News out of Australia today is that this week’s Moonah Classic will be the final one. That tournament’s demise also means the likely end of the Nationwide Tour’s Down Under Swing.
Tournament director Tony Roosenburg told Melbourne’s The Age it was unlikely the event would continue due to lack of corporate support, poor crowds and three consecutive financial losses.
“You couldn’t imagine it could go on the way it is,” he told The Age. “I can’t see much value in continuing as a Nationwide Tour event at Moonah Links because it hasn’t been overly successful the first three years.”
Last year, the Nationwide Tour had three events in New Zealand and Australia – the New Zealand PGA Championship, New Zealand Open and Moonah Classic. The New Zealand PGA was played in 2010, but not a part of the Nationwide Tour schedule.
That leaves one Nationwide Tour event standing in the region. It would be foolish to ask players on a developmental tour to travel across the world for one event. That single trip makes up a large portion of players’ travel expenditures for the year.
The Nationwide Tour’s contract with the PGA Tour of Australasia expires this year. Nationwide Tour president Bill Calfee told me at last year’s Nationwide Tour Championship that the tour was already looking at the relationship’s future when there were only two tournaments Down Under.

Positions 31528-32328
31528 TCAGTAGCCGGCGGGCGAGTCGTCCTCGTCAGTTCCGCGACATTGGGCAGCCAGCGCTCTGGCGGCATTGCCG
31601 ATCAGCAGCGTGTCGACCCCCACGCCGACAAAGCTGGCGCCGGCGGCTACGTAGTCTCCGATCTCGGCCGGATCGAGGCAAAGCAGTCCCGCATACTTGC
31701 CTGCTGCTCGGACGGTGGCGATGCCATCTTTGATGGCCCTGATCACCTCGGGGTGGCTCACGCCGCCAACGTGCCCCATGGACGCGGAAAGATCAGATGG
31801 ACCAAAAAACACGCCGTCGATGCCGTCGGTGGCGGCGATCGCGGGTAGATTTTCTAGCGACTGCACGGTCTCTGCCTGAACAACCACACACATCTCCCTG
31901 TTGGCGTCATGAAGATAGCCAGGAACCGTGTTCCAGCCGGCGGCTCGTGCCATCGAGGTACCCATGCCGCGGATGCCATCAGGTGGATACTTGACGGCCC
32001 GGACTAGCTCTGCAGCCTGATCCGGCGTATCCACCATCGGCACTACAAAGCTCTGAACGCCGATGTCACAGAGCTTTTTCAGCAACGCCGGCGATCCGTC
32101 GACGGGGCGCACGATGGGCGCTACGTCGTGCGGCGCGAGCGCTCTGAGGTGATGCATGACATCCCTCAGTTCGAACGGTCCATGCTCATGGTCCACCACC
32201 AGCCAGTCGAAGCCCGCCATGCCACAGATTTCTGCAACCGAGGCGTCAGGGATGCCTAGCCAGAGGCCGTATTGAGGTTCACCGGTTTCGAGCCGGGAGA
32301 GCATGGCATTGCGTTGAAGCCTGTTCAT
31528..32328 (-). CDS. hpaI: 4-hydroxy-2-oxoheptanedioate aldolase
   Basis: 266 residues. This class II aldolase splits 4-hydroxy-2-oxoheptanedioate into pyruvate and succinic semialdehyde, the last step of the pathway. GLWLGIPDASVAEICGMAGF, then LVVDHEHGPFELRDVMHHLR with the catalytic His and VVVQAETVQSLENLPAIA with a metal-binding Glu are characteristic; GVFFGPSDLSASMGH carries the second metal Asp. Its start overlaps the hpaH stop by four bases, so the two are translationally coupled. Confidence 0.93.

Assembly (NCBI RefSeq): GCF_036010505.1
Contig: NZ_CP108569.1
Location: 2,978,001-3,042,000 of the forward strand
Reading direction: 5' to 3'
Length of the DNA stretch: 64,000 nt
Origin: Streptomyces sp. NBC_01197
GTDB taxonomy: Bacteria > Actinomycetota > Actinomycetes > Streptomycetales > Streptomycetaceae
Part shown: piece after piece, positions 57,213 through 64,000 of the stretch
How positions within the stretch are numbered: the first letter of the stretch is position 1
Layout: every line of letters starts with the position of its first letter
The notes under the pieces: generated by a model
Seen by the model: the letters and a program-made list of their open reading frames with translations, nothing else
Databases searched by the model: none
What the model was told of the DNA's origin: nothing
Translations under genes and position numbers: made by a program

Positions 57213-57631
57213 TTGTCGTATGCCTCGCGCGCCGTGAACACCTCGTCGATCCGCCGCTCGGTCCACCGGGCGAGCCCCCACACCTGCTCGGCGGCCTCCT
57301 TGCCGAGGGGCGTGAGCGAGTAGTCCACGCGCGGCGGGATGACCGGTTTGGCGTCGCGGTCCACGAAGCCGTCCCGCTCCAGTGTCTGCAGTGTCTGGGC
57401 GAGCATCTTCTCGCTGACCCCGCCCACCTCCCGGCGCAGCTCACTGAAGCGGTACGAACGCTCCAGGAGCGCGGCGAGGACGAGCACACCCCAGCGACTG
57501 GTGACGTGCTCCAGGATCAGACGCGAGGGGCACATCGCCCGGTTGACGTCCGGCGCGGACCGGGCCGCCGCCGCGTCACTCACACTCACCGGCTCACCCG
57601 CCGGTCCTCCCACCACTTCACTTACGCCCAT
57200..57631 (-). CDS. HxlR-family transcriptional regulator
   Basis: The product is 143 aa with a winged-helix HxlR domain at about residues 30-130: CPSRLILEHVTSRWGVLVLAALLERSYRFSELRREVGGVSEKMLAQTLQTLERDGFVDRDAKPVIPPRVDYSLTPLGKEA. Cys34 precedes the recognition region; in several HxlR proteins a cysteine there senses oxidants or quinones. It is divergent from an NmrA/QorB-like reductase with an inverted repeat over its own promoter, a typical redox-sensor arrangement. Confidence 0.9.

“For a lot of reasons, it’s been a good thing, but it’s a long way to (travel) and it’s bit expensive, so we’re kind of stepping back and looking at that relationship,” Calfee said.
There’s not much to look at now.
Roosenburg said the Open course at Moonah Links was built by Golf Australia (golf’s governing body in Australia) and designed by five-time British Open champ Peter Thomson as a potential permanent home for the Australian Open. The course was too far from Melbourne to succeed as a tournament venue, though.
‘’We haven’t had the corporate support,’’ Roosenburg told The Age.